Thursday, January 24, 2008
I met Ruble Maxey back in 1991, the year I moved to Monroe County as editor and publisher of The Aberdeen Examiner.
He was a justice court judge who was running for sheriff.
He was a bit intimidating to a young journalist – a big man. I soon found out he was indeed tough, but kind and gentle, too.
Ruble won the election that year and took office in 1992. I was there for his inauguration in the Monroe County Courthouse.
For the next few years, we cut our teeth together – he as a newcomer to the sheriff’s office and me as a still young and somewhat inexperienced newspaper publisher new to Monroe County.
I made a visit to Ruble’s office at the old jail most every Monday or Tuesday. I was looking for news.
I remember some of those visits like they were yesterday – most of all recalling the fun stories and the laughs – not the crimes.
Soon it became more than just a sheriff and journalist relationship. Sheriff Maxey became a good friend.
That’s one of the great things about small-town, weekly newspaper journalism. We get to know and appreciate the people we write about. We’re all neighbors.
I learned to understand Ruble’s job as a sheriff in a rural county. He learned to understand mine as a community newspaper publisher.
We didn’t always agree, but he trusted me, and I trusted him. We talked on the record and off the record, too.
I was stunned Wednesday morning of last week when I arrived at my office and opened up that day’s edition of the Northeast Mississippi Daily Journal. On page 4A, there was an obituary for Ruble Maxey Jr.
He died Monday, Jan. 14, at the age of 63.
I later found out he was diagnosed with colon cancer about a year ago.
He collapsed at his home in the Hatley community and was transported by ambulance to Gilmore Memorial Regional Medical Center in Amory where he died. According to Monroe County Coroner Alan Gurley, he died of complications of cancer and a heart attack.
Ruble did not seek re-election last year – after 16 years in office. He retired December 31, 2007, as sheriff.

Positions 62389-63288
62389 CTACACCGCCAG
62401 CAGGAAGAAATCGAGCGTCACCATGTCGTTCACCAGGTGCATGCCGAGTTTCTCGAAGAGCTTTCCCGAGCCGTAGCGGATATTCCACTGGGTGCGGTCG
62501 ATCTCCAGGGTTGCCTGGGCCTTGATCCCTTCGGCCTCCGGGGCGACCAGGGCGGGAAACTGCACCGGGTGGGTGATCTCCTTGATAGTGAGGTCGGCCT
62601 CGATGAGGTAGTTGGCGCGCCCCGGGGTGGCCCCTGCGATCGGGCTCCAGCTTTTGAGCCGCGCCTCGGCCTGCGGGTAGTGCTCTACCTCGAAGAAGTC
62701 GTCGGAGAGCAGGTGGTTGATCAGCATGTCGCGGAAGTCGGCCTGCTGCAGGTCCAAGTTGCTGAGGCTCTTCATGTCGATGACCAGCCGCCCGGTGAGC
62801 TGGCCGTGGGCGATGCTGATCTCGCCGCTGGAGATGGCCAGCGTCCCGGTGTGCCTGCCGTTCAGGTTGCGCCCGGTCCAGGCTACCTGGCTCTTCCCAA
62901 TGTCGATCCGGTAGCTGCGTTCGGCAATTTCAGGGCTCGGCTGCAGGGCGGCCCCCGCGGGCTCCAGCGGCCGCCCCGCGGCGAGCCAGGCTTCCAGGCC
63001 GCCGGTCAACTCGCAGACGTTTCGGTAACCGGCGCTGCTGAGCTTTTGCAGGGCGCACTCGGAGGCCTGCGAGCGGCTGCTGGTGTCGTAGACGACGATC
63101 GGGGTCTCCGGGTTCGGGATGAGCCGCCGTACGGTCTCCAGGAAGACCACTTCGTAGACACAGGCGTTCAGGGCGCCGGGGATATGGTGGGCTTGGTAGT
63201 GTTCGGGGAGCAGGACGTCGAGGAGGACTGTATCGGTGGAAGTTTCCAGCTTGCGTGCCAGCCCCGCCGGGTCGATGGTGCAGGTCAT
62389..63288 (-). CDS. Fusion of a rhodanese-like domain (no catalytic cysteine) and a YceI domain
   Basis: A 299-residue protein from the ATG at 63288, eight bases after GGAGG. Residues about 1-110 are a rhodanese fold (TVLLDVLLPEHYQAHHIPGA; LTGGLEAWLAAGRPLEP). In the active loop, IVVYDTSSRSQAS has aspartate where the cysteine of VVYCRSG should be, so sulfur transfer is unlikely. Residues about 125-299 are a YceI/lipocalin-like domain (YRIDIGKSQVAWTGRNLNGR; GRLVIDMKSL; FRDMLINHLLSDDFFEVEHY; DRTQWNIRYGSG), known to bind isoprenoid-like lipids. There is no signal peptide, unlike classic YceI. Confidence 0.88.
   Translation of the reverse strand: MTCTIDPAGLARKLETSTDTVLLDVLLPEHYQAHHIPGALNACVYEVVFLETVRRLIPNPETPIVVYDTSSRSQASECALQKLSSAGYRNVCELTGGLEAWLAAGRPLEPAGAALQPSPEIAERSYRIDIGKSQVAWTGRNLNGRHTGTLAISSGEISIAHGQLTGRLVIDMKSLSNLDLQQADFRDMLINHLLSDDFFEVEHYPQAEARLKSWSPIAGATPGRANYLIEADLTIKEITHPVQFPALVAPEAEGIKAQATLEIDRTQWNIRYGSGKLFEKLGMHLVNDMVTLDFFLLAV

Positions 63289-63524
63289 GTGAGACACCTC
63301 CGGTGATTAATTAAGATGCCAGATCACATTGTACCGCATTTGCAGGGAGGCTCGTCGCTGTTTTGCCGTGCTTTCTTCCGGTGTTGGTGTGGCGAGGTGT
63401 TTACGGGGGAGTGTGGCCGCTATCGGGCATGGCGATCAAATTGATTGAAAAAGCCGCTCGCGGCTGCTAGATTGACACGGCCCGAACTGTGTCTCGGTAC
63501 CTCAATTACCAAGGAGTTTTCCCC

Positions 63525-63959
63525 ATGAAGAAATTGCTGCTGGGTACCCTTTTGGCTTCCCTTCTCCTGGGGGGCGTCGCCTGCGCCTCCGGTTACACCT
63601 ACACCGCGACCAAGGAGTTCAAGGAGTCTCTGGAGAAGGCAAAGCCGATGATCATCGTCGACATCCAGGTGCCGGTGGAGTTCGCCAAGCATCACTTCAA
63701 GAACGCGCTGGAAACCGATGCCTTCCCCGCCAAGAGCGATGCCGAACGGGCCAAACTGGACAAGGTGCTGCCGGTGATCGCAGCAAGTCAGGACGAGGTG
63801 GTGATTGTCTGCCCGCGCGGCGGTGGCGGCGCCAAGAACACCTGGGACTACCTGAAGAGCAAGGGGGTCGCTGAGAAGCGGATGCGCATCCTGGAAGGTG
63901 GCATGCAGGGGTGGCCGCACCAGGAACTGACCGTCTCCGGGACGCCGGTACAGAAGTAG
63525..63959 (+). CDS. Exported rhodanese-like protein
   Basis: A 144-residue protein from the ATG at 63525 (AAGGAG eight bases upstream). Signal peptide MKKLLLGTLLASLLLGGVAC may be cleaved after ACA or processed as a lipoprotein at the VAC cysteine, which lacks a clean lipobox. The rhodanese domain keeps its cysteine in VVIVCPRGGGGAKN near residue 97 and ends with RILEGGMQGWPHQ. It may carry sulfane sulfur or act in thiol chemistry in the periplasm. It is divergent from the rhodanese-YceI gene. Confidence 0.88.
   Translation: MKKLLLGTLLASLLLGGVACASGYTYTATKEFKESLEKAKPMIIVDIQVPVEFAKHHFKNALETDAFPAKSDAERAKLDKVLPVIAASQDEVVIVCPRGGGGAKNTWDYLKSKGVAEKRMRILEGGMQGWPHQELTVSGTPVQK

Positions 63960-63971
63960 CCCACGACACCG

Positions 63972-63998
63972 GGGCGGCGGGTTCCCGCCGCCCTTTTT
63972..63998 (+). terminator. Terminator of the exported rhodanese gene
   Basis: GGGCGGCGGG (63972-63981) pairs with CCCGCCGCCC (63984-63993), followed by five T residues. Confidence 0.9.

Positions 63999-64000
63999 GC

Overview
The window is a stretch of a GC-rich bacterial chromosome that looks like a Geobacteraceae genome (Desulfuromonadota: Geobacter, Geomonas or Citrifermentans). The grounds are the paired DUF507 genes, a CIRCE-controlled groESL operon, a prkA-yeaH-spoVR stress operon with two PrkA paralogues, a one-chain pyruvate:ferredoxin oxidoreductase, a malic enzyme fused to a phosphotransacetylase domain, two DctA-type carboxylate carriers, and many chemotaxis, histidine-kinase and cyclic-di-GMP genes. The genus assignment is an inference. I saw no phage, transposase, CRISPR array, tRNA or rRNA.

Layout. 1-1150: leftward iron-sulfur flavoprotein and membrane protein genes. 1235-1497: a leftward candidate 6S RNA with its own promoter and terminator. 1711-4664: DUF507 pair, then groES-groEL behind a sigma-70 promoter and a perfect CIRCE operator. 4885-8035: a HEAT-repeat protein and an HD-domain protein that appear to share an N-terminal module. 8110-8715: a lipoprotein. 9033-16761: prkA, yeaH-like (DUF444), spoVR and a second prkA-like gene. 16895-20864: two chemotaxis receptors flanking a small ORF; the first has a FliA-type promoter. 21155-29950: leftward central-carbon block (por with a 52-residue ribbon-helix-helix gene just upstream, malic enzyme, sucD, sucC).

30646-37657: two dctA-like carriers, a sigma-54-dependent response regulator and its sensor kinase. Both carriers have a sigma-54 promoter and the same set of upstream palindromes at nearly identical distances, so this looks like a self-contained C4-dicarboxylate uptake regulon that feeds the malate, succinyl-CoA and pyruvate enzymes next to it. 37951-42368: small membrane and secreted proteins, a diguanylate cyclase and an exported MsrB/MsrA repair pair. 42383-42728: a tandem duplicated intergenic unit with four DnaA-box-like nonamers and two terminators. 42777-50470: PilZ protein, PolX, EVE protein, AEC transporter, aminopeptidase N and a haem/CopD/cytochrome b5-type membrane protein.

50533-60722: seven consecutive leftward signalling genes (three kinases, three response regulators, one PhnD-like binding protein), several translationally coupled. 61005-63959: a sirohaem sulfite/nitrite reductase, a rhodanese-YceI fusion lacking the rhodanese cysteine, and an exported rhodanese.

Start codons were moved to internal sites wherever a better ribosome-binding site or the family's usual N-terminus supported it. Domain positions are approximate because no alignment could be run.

Unfortunately, just 14 days later, he died.
According to newspaper reports from Journal Publishing, his goal in retirement was to spend time traveling with his wife Gloria.
He was also looking forward to researching and writing about the history of the Monroe County Sheriff’s Department from 1821 to present. Before he left office, he had started a project of getting all the photos of sheriffs past and present framed and displayed on the department’s walls.
Hopefully, someone will take up the history project and carry on with Ruble’s efforts.
He was also a car racing enthusiast. A portion of his obituary read, “When he was wasn’t working, he was on his way to the race track, going golfing, or working on his farm.”
The sheriff’s department made great strides under Ruble’s leadership – during the eight years I was there and the eight to follow. He was a great leader – not just of the sheriff’s department but in his home county in general.
When he took office, he had five deputies, one per shift and one relief. When he retired there were 12 deputies, three jailers, one dispatcher per shift, two investigative officers and a narcotics agent. A new jail, which I have not seen, was also built during his tenure.
His obituary said, “He touched a lot of lives, and a lot of people touched his life.”
Ruble influenced me for the better – professionally and personally. I can only hope I did the same for him.
Memorials may be made to the Mississippi Sheriff’s Boys and Girls Ranch, P.O. Box 1428, Columbus, MS 39703.
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